UPS Deploys 18 New Zero Emission Electric Trucks In Texas

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The FINANCIAL — UPS on October 28 announced the deployment of 18 electric, zero emission delivery vehicles to the Houston-Galveston area in Texas. The truck purchases are the result of a partnership with the U.S. Department of Energy (DOE), local governments and non-profits. These vehicles, designed and built specifically by the Workhorse Group for the “stop and go” needs of a UPS delivery truck, will avoid the consumption of an estimated 1.1 million gallons of diesel fuel over 20 years.

The DOE National Energy Technology Laboratory (NETL) provided a grant toward the vehicles as part of an ongoing effort to improve air quality in the Houston-Galveston area. The region is currently designated as a National Ambient Air Quality Non-Attainment Area — a region where air pollution levels persistently exceed national air quality standards. Grants offset research and development costs necessary to design and build these prototype vehicles, with the goal being to further the development and eventually lower the cost of low or zero emission commercial vehicles, according to UPS.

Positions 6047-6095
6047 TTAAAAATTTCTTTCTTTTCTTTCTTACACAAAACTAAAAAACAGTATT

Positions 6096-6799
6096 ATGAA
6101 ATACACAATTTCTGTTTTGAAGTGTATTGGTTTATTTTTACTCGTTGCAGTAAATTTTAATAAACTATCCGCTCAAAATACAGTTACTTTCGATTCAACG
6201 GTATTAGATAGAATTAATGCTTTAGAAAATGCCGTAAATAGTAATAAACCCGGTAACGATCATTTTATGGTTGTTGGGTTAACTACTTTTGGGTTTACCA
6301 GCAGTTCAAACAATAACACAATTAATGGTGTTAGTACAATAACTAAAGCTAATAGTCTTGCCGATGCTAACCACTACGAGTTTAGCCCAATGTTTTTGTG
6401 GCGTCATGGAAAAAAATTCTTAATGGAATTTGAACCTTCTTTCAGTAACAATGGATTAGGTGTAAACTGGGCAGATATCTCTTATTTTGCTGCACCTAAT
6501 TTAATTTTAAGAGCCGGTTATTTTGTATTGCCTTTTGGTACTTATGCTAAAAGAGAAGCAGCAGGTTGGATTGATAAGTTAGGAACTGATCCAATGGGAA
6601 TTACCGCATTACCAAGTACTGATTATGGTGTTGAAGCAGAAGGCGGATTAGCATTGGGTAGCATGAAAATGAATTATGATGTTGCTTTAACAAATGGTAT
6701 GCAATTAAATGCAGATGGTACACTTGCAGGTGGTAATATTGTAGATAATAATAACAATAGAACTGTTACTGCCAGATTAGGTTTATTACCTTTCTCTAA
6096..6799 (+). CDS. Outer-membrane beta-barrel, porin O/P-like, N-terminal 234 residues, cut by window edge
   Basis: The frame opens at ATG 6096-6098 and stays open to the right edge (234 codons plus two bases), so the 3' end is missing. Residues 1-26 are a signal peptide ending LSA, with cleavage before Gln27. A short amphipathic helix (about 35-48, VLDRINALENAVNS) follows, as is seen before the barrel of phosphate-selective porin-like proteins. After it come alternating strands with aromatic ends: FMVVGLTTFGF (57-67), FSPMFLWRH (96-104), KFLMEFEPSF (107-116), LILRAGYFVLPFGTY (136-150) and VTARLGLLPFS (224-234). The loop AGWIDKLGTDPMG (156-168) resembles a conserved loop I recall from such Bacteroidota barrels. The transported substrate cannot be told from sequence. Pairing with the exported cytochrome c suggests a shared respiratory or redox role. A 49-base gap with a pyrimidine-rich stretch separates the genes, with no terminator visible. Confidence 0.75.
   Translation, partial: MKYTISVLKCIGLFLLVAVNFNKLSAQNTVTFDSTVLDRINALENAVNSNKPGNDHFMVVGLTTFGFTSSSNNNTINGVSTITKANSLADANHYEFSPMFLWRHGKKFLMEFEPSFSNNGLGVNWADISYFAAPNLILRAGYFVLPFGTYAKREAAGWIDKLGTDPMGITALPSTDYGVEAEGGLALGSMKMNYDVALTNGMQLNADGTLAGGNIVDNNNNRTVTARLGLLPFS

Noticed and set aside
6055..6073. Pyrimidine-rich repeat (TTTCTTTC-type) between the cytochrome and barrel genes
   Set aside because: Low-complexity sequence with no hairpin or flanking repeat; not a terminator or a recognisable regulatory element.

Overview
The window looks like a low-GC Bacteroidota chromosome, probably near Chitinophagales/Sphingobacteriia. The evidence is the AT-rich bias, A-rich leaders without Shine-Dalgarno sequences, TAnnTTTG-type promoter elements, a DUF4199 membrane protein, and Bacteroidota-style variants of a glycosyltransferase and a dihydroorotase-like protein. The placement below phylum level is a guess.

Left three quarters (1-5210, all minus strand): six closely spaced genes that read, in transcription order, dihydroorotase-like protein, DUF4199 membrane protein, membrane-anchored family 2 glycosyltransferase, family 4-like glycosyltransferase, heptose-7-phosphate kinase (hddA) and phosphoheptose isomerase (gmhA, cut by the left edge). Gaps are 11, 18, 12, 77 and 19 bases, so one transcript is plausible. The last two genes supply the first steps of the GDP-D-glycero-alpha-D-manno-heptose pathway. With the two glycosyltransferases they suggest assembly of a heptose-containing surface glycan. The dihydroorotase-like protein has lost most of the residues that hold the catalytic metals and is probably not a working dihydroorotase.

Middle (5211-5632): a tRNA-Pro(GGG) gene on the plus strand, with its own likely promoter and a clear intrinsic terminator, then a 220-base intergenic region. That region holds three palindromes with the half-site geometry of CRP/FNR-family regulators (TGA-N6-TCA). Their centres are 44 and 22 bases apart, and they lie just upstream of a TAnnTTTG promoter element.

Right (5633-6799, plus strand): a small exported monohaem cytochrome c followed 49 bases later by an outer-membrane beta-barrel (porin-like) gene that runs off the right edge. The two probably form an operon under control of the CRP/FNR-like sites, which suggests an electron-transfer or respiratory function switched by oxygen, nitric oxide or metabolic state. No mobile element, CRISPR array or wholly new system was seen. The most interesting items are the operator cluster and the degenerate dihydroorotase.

The electric trucks operate with electric motors and rechargeable batteries that supply seamless acceleration and regenerative braking, creating a safe, highly efficient vehicle. Delivery of the vehicles began last month and will continue throughout the fall.

 “Our goal is to deploy vehicles with the least environmental impact possible in each region, consistent with local regulations and economic conditions,” said Mark Wallace, UPS senior vice president global engineering and sustainability. “Support from the DOE, local governments and the non-profit Center for Transportation and the Environment (CTE) help us to accomplish this goal. We will continue to identify opportunities to drive innovation in our fleet and the marketplace.”

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The initiative adds to UPS’s Rolling Laboratory, a fleet of more than 6,430 alternative fuel and advanced technology vehicles worldwide which includes 574 electric and hybrid electric vehicles.

The DOE grant is part of a Houston-Galveston Area Council (H-GAC) partnership with CTE to accelerate the introduction and deployment of electric vehicles into the cargo transportation sector. The vehicles are being manufactured by Workhorse Group, Inc., a Cincinnati-based company which manufactures electric drive systems for commercial trucks and can equip them with electric engines. 

“Meeting today’s complex clean air challenges requires public-private partnerships,” said Shelley Whitworth, transportation program manager, H-GAC. “These zero emission vehicles will help improve air quality in the Houston-Galveston area.”

“The Workhorse E-100 was designed and built to meet UPS’s daily duty cycle, with a range of up to 70 miles a day,” said Steve Burns, CEO of Workhorse Group Inc. “This UPS truck is designed from the ground up for local parcel delivery in high density, urban settings. We are honored to work with UPS on these vehicles.”

 

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